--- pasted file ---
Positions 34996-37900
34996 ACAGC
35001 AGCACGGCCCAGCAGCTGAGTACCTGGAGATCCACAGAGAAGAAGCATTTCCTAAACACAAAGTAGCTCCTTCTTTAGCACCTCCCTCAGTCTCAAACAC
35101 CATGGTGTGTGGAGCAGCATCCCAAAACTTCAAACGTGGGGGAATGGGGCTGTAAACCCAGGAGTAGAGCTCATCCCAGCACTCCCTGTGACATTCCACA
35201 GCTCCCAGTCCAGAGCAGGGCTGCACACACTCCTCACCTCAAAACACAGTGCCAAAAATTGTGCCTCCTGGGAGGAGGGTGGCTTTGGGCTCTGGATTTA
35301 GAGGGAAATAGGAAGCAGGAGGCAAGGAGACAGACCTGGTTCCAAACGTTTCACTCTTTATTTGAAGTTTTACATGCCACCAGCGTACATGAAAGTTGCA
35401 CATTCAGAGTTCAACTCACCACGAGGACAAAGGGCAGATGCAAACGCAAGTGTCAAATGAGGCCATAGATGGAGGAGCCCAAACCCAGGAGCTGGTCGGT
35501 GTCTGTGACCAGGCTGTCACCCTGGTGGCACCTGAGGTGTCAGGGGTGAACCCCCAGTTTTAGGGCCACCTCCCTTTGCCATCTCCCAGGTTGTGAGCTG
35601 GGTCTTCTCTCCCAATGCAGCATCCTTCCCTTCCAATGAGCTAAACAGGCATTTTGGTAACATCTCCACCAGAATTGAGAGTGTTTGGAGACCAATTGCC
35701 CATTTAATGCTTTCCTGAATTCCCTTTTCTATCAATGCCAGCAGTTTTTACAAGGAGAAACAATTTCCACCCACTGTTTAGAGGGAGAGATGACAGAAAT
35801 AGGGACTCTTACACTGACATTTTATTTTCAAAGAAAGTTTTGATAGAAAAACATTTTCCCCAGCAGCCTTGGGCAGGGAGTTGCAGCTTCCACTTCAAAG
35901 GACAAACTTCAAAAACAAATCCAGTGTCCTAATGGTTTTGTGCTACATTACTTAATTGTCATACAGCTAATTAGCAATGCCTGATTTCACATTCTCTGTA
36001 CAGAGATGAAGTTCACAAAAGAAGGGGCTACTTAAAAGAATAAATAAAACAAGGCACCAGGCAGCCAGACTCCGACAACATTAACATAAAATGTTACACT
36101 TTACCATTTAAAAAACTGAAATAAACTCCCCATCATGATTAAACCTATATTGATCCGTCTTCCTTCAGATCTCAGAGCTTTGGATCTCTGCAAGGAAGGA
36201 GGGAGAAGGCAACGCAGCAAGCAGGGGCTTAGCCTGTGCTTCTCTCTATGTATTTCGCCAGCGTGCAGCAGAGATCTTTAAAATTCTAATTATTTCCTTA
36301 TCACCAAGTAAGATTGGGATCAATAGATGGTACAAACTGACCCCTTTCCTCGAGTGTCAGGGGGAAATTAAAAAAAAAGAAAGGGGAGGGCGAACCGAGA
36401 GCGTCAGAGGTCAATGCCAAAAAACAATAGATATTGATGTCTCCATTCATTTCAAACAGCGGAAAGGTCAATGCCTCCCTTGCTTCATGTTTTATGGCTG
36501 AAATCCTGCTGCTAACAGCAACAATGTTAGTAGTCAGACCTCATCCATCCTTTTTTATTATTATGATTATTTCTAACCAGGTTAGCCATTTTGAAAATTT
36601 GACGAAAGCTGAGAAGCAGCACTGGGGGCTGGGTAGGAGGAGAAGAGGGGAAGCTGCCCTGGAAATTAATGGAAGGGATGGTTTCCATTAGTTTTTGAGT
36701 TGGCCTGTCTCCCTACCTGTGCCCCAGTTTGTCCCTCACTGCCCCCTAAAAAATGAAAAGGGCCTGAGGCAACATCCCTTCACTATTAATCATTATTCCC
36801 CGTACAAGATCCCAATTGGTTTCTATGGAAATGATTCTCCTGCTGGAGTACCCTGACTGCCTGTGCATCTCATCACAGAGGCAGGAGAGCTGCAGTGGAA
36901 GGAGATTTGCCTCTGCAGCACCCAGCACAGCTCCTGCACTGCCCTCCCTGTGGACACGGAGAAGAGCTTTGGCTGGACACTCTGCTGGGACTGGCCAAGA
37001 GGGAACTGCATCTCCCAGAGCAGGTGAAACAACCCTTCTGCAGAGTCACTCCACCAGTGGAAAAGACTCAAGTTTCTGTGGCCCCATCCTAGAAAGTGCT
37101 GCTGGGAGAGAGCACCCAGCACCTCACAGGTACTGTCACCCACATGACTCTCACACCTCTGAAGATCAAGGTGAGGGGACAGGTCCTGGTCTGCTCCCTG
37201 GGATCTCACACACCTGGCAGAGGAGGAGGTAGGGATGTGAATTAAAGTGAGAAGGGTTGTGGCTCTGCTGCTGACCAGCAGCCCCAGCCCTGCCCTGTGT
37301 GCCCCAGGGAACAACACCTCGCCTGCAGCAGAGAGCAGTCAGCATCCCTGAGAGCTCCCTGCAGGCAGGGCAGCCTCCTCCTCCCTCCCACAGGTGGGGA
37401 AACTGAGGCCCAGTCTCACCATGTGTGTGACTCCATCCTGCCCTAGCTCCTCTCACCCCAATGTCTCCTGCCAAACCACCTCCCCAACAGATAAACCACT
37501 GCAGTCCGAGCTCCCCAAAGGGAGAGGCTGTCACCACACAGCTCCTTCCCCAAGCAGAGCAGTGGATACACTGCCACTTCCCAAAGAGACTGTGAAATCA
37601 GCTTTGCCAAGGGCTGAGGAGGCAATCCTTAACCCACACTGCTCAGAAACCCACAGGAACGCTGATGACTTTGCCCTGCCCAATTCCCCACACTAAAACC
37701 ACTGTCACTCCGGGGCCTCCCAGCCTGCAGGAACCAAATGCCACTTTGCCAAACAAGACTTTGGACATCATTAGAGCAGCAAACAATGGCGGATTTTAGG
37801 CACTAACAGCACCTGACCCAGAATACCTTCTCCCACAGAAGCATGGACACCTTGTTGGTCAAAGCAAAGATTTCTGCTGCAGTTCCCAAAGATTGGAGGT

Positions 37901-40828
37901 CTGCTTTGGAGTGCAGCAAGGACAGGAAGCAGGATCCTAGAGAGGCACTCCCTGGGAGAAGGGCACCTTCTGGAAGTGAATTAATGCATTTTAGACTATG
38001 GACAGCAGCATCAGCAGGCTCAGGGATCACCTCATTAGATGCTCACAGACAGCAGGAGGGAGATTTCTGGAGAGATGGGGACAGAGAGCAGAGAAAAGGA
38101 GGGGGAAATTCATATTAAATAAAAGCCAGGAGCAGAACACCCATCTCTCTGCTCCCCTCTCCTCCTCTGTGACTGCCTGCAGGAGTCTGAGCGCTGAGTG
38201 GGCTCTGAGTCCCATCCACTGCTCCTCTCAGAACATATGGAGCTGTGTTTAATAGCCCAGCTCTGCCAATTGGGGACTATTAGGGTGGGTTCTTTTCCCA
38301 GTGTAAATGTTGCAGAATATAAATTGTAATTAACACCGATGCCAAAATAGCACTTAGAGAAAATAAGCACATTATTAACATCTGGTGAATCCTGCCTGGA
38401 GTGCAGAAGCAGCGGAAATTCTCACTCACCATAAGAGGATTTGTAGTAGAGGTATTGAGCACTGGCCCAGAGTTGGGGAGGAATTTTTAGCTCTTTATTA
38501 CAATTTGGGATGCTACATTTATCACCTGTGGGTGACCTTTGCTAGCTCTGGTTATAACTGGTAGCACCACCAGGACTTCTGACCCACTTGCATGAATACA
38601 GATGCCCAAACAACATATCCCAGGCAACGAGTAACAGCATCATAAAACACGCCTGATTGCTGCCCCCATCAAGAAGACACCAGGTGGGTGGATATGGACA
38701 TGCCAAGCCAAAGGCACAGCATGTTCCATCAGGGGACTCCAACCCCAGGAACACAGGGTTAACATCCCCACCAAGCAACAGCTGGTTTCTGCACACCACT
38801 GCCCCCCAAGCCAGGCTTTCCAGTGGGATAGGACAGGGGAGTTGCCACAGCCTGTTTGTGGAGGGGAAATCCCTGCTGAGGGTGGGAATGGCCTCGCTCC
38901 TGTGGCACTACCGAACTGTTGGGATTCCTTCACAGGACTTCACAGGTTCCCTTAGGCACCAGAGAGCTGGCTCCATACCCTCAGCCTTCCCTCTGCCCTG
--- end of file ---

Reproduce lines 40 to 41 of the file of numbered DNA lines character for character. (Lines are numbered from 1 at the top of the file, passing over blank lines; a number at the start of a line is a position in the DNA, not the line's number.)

38601 GATGCCCAAACAACATATCCCAGGCAACGAGTAACAGCATCATAAAACACGCCTGATTGCTGCCCCCATCAAGAAGACACCAGGTGGGTGGATATGGACA
38701 TGCCAAGCCAAAGGCACAGCATGTTCCATCAGGGGACTCCAACCCCAGGAACACAGGGTTAACATCCCCACCAAGCAACAGCTGGTTTCTGCACACCACT